3) He talks about NOT waiting for retirement at the end of a life of drudgery at work. He says that we need to consider enjoy our lives now while we have the youth and energy to do so. I like this concept…especially as I don’t even see myself retiring. He illustrates this concept by describing his lifestyle now…he takes 3-4 “mini-retirements” a year…moves to another country, takes lessons from world-class instructors in language and all sorts of skills. I can only imagine that he’s not married…I don’t think he’ll find that this will mix well with a wife and kids, who need SOME semblance of stability and permanence. But, that’s up to him to work out. The whole travel thing doesn’t interest me much, but it does sound interesting to have the time to learn from the best in the world.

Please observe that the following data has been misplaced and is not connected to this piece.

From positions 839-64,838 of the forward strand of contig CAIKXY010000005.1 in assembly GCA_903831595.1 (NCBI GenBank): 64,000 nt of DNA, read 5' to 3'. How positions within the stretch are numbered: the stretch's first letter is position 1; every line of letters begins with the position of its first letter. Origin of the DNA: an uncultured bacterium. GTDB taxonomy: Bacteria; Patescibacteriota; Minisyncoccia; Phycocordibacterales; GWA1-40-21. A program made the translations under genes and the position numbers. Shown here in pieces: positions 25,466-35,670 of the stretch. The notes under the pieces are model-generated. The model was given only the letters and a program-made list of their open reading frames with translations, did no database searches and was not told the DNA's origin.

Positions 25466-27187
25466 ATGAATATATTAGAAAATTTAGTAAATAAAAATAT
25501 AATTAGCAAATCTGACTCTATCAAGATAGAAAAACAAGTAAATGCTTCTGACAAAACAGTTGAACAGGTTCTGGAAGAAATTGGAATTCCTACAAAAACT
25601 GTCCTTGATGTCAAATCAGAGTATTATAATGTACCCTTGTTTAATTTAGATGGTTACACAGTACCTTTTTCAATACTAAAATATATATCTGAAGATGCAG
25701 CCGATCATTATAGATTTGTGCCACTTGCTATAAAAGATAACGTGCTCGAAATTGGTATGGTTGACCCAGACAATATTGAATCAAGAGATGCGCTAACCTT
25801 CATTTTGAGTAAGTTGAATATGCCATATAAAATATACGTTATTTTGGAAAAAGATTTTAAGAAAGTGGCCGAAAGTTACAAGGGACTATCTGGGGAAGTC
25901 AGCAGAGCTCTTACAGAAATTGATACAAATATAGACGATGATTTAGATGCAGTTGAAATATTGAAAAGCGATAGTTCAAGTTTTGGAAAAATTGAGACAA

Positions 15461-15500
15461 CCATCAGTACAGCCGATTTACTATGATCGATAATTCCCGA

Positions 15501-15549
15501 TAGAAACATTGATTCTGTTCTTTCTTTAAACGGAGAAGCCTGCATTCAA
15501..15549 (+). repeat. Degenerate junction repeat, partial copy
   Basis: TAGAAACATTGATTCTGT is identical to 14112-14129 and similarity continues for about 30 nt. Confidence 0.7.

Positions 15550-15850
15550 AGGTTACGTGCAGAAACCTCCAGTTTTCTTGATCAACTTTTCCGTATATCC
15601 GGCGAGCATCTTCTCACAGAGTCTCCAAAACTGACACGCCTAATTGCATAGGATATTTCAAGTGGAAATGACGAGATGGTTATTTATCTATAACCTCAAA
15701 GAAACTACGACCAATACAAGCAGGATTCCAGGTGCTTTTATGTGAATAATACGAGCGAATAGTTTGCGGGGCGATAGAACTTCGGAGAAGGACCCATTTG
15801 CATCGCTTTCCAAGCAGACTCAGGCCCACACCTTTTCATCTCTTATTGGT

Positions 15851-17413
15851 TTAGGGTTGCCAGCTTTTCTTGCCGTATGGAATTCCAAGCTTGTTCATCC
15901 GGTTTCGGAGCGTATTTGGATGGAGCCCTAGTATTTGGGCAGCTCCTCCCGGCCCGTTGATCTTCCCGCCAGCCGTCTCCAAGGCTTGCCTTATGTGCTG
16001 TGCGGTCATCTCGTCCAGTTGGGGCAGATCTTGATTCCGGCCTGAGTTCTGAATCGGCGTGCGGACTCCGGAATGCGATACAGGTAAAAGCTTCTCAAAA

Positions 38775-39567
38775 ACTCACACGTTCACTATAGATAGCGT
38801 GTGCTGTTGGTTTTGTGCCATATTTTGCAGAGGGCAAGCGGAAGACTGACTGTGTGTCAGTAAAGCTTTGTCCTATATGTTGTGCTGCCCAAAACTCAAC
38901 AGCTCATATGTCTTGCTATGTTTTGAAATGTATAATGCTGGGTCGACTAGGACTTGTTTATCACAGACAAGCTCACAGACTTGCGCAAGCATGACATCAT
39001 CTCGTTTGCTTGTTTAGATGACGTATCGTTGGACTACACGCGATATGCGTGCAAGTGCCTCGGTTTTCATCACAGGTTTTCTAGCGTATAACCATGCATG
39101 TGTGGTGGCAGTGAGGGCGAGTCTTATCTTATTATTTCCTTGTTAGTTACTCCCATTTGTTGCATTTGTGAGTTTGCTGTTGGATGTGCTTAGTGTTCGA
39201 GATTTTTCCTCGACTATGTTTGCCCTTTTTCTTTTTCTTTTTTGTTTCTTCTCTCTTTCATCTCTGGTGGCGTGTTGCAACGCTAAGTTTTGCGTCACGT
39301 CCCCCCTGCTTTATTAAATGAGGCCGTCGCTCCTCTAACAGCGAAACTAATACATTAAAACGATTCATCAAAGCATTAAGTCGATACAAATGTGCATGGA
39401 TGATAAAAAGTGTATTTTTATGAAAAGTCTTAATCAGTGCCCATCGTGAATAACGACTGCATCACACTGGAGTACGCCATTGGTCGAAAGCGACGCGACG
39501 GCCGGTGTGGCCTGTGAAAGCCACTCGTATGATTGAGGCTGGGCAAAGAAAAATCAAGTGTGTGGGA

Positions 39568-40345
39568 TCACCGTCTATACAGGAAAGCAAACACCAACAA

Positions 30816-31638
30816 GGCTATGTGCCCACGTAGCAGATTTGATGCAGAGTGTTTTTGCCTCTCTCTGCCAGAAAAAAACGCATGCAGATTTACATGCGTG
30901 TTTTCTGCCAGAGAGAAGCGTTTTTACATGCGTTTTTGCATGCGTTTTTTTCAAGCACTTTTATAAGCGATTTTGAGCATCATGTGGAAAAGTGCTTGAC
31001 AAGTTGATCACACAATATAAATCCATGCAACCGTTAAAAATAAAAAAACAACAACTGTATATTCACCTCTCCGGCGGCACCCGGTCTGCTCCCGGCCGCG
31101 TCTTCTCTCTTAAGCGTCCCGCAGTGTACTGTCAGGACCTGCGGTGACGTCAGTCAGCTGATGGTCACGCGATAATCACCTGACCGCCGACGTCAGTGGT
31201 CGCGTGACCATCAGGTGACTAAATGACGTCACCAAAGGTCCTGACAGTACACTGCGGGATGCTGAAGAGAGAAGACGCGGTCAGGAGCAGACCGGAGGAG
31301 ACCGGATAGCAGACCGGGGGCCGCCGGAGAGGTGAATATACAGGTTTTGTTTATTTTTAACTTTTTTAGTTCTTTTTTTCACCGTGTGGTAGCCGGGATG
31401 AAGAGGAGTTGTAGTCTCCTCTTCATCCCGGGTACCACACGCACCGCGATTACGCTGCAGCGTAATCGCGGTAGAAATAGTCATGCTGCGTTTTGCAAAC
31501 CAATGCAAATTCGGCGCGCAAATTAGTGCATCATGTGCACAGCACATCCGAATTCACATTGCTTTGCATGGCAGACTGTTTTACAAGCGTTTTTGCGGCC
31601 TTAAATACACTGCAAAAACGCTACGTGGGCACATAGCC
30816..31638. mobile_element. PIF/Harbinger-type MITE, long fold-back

4) Especially as I get older, I continue to talk often with my friends about the need to STOP trading hours of our time for dollars…and look for ways to create products and services that don’t require our constant attention to bring in an income stream, even if it’s rather small. I’ve been doing this for a few years now, and it’s changed my life. I continue to do so today. Ferriss definitely builds onto this concept by talking about “outsourcing your life”…i.e., finding people who are able, willing and content to do the things you don’t want to do for a relatively small wage compared to your income level (maybe $4-5 bucks an hour). Not everyone is insulted by wages like that. Many people will gladly take that work. Many of them, of course, are overseas. I’m all for the American economy. But when there’s work here that doesn’t get done because people don’t want to take the work and perform it in an ethical manner because they are too busy out there trying to “get theirs”…it’s time to look elsewhere. Ferriss deals with this outsourcing issue in depth…he tells you where to look, how to shop, describes the need to expect to fail a time or two…but pressing on until you find the right “virtual assistant” in different areas of your life.